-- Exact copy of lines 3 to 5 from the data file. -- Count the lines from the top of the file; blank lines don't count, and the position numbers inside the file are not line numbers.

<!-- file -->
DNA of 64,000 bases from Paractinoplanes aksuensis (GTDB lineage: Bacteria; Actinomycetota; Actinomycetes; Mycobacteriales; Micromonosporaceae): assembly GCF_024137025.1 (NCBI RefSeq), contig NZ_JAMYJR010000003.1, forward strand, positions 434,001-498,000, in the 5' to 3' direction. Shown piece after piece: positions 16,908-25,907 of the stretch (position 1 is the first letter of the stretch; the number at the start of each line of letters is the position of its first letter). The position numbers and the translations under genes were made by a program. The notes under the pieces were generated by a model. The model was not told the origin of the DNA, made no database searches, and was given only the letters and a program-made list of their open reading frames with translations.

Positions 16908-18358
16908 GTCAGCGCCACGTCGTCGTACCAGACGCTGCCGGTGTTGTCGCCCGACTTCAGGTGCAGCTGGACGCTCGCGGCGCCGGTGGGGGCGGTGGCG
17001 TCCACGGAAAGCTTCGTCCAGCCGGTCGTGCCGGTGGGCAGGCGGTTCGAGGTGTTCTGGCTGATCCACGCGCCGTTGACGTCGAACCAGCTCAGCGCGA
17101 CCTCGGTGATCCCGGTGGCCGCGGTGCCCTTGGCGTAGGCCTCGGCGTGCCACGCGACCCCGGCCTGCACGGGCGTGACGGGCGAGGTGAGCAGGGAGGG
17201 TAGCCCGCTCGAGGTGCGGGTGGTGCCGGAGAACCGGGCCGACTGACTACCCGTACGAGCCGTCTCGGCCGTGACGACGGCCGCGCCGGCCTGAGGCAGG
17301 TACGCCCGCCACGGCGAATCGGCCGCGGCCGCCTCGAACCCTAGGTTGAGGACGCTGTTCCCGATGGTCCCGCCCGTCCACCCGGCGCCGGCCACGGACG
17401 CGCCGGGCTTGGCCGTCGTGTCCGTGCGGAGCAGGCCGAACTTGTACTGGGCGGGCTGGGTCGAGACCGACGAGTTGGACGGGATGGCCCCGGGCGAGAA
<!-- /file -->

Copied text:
16908 GTCAGCGCCACGTCGTCGTACCAGACGCTGCCGGTGTTGTCGCCCGACTTCAGGTGCAGCTGGACGCTCGCGGCGCCGGTGGGGGCGGTGGCG
17001 TCCACGGAAAGCTTCGTCCAGCCGGTCGTGCCGGTGGGCAGGCGGTTCGAGGTGTTCTGGCTGATCCACGCGCCGTTGACGTCGAACCAGCTCAGCGCGA
17101 CCTCGGTGATCCCGGTGGCCGCGGTGCCCTTGGCGTAGGCCTCGGCGTGCCACGCGACCCCGGCCTGCACGGGCGTGACGGGCGAGGTGAGCAGGGAGGG